Talk: Advancing Sound Accessibility
Dhruv "DJ" Jain: PhD student, Computer Science and Engineering, University of Washington
Also offered online
Abstract: The world is filled with a rich diversity of sounds ranging from mundane beeps and whirs to critical cues such as fire alarms or spoken content. These sounds can be inaccessible not only to people with auditory-related disabilities such as those who are deaf or hard of hearing (DHH) but also to hearing people in many situations. We all may find conversations difficult to hear in noisy bars, doorbells inaudible over a vacuum cleaner running, or may miss our phone ringing while in the shower.
My work advances sound accessibility by developing interactive systems that leverage state-of-the-art in machine learning, signal processing, and wearable technology to sense and provide sound feedback. To design these systems, I follow an iterative user-centric research process ranging from formative studies to design and evaluation of prototypes in controlled environments, to crucially, deployments of full systems in the field. In this talk, I will discuss my past and ongoing research to advance three areas of sound accessibility: providing awareness about everyday sounds, supporting speech-based conversations, and improving accessibility of sounds in emerging technologies such as AR/VR and smartwatches. I will conclude with outlining my future plans.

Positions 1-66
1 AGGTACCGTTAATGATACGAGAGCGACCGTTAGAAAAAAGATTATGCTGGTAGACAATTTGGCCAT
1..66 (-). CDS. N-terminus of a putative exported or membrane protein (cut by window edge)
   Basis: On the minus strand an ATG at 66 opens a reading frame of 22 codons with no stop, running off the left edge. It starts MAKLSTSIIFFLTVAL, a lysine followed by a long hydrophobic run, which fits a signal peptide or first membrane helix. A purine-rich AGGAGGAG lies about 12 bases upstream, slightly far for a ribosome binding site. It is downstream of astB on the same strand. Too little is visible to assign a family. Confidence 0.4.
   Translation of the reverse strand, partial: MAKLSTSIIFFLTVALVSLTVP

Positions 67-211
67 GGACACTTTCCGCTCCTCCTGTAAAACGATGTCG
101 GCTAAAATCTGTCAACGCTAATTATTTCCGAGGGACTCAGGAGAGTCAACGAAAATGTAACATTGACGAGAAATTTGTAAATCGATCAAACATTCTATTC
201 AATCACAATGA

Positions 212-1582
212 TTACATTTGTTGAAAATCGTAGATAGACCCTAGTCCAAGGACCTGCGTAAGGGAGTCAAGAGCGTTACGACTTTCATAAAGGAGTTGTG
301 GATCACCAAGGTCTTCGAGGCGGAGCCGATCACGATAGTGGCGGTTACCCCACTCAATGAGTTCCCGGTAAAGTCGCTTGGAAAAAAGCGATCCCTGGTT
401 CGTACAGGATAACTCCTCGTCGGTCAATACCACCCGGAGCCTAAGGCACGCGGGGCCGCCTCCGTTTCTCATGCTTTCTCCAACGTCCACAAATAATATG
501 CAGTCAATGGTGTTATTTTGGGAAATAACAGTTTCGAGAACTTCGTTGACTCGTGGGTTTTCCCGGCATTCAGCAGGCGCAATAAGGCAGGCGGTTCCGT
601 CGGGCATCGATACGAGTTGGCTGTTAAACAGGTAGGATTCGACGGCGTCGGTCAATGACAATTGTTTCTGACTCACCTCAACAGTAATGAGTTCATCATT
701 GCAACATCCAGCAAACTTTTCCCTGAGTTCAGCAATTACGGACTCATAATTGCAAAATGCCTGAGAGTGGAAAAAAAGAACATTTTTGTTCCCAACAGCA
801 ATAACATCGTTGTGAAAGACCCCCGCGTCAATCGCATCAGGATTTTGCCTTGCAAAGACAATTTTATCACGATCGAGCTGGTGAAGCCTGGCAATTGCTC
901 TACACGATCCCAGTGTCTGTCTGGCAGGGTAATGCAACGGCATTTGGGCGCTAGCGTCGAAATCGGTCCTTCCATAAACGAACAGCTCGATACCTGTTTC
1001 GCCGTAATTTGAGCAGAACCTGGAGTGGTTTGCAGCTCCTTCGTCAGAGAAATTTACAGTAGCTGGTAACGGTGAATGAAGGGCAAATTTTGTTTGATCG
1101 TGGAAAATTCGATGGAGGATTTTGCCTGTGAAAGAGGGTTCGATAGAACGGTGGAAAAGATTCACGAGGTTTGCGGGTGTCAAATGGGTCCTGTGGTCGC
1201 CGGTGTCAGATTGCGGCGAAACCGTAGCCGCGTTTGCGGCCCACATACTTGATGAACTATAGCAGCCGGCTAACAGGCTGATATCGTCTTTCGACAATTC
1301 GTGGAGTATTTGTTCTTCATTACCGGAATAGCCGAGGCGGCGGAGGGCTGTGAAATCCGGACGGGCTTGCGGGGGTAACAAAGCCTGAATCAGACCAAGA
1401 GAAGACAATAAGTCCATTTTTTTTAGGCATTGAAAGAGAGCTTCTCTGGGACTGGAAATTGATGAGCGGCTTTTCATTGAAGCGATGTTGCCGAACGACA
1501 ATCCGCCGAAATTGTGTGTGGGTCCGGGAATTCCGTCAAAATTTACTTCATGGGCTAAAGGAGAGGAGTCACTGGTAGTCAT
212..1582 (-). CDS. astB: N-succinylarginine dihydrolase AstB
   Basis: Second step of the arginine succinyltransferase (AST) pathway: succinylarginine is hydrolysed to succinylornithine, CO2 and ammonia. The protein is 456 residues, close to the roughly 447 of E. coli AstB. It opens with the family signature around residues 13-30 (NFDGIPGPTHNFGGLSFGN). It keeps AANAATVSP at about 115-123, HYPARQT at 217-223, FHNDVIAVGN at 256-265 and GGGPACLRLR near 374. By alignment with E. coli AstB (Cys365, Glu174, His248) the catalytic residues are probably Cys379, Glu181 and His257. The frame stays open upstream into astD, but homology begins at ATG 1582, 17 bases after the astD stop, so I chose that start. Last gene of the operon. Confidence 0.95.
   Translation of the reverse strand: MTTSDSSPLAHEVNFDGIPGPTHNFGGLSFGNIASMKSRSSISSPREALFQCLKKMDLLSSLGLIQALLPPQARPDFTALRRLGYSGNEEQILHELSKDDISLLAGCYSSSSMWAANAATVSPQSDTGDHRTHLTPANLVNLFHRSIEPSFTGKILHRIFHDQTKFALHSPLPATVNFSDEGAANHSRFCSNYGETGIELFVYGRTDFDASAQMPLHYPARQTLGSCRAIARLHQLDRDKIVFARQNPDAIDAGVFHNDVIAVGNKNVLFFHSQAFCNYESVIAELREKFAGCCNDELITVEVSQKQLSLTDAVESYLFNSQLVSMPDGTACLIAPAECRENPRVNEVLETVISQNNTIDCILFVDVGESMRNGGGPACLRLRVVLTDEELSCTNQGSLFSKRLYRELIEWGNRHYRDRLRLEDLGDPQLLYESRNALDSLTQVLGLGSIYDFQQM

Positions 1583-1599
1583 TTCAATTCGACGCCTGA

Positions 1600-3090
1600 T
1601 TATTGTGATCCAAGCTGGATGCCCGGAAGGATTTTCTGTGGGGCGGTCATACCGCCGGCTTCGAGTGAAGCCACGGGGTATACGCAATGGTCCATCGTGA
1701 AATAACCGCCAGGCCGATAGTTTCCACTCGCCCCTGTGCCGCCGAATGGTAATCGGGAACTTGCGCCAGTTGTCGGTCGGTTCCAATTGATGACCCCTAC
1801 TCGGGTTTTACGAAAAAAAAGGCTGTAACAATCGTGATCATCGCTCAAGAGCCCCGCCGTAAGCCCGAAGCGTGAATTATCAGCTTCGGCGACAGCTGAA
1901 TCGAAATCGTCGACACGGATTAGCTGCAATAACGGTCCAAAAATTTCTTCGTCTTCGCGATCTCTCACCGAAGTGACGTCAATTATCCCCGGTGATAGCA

Bio: Dhruv "DJ" Jain is a final year PhD student in Computer Science and Engineering at the University of Washington. His research lies in Human-Computer Interaction (HCI) and focuses on accessibility. He has published over 20 papers in top HCI and accessible computing venues such as CHI, UIST, and ASSETS; seven have been honored with best paper and honorable mention awards. DJ's work has also been covered by the media (e.g., by CNN, New Scientist, and Forbes), is included in teaching curricula, and has been publicly launched (e.g., one system has over 75,000 users). During his graduate studies, he has worked at Microsoft Research, Google, and Apple on research addressing accessibility challenges on future commodity devices. DJ's work is supported by a Microsoft Research Dissertation Grant and a Google CMD-IT LEAP Alliance Fellowship. See more at: https://homes.cs.washington.edu/~djain/.